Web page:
He is best remembered as anchor of the ABC Evening News from 1968 to 1970 and later as Washington D.C.-based co-anchor of World News Tonight from 1978 to 1983. During the Iran hostage crisis, he began the 30-minute late night program America Held Hostage, which later was renamed Nightline.
Reynolds was also the original anchor of "America Held Hostage", a series of special reports seen weeknights at 11:30 p.m./10:30 Central on the Iran hostage crisis in November 1979 that evolved into the newsmagazine Nightline in 1980. Shortly after the special reports began, Reynolds was replaced by Ted Koppel.
One supposedly infamous moment in Frank Reynolds' career occurred on March 30, 1981 during live news coverage of the assassination attempt on U.S. President Ronald Reagan. White House Press Secretary James Brady, a close friend of Reynolds, had been erroneously reported by all three networks as having died from the head wound he suffered in the incident, and, further, they reported that Reagan had not been struck at all. Upon learning that the information was incorrect, Reynolds suddenly appeared noticeably upset and, looking around at staffers in the background, angrily burst out:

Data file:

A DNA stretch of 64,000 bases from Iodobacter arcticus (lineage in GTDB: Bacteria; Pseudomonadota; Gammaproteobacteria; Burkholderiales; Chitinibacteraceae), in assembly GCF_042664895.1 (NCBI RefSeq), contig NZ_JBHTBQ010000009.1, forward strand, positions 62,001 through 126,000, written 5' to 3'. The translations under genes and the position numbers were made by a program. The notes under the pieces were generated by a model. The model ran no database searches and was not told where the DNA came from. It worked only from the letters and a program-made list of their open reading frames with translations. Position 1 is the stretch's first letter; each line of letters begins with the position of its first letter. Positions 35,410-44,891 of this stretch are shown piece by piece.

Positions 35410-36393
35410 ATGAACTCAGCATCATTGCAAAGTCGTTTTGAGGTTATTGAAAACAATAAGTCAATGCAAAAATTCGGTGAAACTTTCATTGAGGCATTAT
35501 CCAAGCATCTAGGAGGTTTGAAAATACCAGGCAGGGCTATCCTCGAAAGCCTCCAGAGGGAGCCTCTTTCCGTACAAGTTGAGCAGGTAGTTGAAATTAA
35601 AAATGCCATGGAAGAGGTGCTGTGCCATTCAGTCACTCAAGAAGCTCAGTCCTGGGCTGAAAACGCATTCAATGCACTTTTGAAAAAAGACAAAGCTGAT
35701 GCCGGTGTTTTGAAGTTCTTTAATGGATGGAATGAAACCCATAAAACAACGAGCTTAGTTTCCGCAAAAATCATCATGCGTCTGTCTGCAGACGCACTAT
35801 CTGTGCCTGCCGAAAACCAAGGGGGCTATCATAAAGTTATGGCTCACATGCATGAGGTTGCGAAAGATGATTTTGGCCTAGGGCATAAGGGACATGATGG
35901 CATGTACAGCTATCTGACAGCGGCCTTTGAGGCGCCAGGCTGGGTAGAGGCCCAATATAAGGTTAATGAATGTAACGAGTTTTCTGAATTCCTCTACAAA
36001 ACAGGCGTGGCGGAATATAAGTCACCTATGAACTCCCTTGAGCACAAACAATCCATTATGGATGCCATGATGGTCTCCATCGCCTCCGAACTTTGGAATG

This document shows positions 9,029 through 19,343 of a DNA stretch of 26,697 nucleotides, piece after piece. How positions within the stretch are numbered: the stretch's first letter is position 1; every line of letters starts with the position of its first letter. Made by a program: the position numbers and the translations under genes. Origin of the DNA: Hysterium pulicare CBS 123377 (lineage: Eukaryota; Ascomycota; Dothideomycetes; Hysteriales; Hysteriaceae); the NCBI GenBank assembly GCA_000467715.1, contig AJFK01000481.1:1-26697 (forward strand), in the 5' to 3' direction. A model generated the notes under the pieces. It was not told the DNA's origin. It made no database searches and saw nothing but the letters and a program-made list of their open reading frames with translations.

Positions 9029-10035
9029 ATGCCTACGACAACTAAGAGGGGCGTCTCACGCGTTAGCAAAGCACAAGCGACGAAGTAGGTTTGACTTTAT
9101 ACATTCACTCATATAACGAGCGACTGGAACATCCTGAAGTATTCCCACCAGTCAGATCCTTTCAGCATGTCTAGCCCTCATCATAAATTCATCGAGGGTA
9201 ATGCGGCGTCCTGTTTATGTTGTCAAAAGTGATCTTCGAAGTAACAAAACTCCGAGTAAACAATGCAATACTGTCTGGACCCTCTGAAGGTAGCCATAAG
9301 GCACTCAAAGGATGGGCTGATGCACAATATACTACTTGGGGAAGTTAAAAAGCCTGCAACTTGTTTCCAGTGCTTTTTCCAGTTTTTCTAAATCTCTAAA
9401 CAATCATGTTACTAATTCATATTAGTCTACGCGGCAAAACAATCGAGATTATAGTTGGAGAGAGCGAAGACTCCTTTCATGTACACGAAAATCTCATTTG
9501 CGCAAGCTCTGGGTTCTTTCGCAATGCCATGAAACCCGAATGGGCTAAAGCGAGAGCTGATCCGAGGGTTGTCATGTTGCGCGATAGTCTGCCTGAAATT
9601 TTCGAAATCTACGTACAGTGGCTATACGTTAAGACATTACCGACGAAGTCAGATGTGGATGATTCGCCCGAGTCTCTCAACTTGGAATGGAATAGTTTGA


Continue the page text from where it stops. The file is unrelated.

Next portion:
"Let's get it NAILED DOWN...somebody...let's find out! Let's get it straight so we can report this thing accurately!"
The network quickly moved to a break and upon return, Ted Koppel was seated next to Reynolds to share anchor duties and, perhaps, be a calming influence on his clearly agitated co-worker. It was one of the few times in television history that viewers witnessed an otherwise professional veteran anchor become angry on air. Reynolds nonetheless emerged from the incident with his reputation unscathed.
Reynolds died from bone cancer at the age of 59, which was discovered while he was being treated for acute hepatitis in the spring of 1983. Exactly three months before his death, he presented World News Tonight as chief anchor for the last time.
A few years after Reynolds's passing, musician Paul Hardcastle recorded a section of an ABC documentary about the Vietnam War, that included narration by Reynolds, and later used it as part of his 1985 U.S. Top 40 and U.K. #1 (5 weeks) hit, "19". Hardcastle had a video made of the song that included footage from that documentary that ABC later demanded removed. The ABC footage was later replaced with stock footage, but Reynolds' voice remained on the recording.